Tort Reform Moves to NC Senate Floor

Senate Judiciary I Committee considered S33, the Medical Liability Reforms Act today.  The latest version would provide limited protection from liability to those required under federal law to provide emergency medical care, authorize the bifurcation of trials on issues of liability and damages, and authorize periodic payments for future economic damages in lieu of a lump-sum payment.

It would also limit noneconomic damages in medical malpractice actions to $500,000 per plaintiff for judgment entered against all defendants.  In addition, judgment entered against any particular defendant for noneconomic damages shall not exceed $500,000 for claims brought by all parties arising from the same cause of action.

Noneconomic damages include damages covering pain, suffering, emotional distress, physical impairment, disfigurement, and any other nonpecuniary compensatory damages.  It does not include punitive damages.

After a brief discussion and a failed amendment offered by Senator Nesbitt, the bill was passed on a motion offered by Senator Apodaca.  According to Senator Brunstetter’s office, it will be reported out of Judiciary I later this afternoon and will be debated on the Senate floor later this week.

CBO Report Shows ObamaCare Will Cause Massive Future Budget Deficit

The Congressional Budget Office (CBO) released its new 10 year baseline, which shows “daunting economic and budgetary challenges” facing the United States.  Without change, the nation could potentially face a Greece-like economic crisis according to Heritage budget expert Brian Riedl.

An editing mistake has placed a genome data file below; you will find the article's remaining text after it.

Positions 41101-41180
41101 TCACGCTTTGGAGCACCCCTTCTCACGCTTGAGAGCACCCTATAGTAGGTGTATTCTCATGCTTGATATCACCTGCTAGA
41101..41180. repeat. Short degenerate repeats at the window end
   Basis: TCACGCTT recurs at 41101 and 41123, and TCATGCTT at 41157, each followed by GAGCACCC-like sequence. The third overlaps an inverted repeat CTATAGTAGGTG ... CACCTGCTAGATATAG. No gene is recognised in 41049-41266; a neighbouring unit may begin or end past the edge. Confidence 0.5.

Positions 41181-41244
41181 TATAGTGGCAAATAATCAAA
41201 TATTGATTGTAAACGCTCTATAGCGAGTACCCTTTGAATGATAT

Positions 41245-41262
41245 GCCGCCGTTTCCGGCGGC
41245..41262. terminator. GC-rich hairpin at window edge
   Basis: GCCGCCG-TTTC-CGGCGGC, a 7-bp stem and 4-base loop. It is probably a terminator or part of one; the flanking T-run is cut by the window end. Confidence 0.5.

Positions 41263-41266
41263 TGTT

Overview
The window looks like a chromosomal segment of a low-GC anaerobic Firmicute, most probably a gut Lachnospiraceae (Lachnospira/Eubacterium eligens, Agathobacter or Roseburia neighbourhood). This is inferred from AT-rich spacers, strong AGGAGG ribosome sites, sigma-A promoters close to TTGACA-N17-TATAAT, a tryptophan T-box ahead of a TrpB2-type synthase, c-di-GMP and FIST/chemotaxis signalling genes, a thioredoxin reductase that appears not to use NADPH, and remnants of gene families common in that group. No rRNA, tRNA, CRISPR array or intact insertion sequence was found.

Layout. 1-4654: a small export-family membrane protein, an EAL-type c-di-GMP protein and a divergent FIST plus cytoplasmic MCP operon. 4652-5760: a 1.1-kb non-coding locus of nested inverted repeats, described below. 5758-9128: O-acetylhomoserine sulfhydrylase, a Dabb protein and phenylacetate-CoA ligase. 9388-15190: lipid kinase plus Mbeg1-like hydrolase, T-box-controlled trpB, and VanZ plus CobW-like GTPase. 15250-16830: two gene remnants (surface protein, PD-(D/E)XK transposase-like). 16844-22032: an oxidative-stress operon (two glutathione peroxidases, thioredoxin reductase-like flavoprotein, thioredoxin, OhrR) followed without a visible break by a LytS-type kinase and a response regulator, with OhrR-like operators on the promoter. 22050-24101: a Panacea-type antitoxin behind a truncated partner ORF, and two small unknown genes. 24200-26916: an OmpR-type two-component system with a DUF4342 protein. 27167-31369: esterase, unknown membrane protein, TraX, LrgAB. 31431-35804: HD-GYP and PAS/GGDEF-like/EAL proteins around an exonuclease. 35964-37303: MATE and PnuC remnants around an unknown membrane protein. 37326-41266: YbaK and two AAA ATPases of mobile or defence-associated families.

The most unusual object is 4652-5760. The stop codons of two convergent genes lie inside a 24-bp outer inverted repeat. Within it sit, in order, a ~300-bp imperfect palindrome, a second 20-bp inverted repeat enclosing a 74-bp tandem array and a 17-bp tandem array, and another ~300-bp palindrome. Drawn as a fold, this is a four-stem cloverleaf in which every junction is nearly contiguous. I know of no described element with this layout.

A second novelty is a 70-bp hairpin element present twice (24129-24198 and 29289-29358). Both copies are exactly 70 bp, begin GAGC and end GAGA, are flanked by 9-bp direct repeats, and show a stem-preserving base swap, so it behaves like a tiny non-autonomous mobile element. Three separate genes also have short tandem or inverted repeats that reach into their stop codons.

One such policy driving the deficit is the “doc fix.” Ever year, doctors are scheduled to receive severe pay cuts under Medicare, which threaten seniors’ access to care. As a temporary fix, Congress continually passes a fix to delay the cuts. The CBO warns if the cuts are extended indefinitely, deficits from 2012 through 2021 would average about 6 percent of GDP.

Federal spending on health care is also a prime culprit in the future bankruptcy of our country. According to the CBO:

Spending on the government’s major mandatory health care programs—Medicare, Medicaid, the Children’s Health Insurance Program, and health insurance subsidies to be provided through insurance exchanges—along with Social Security will increase from roughly 10 percent of GDP in 2011 to about 16 percent over the next 25 years. If revenues stay close to their average share of GDP for the past 40 years, that rise in spending will lead to rapidly growing budget deficits and surging federal debt.

As America continues to face economic instability, ObamaCare seeks to expand our deficit by billions each year.  A federal healthcare law devastating the US economy, further spiraling America into an uncontrollable debt, surely cannot lead to a path of prosperity and “quality” healthcare access for all.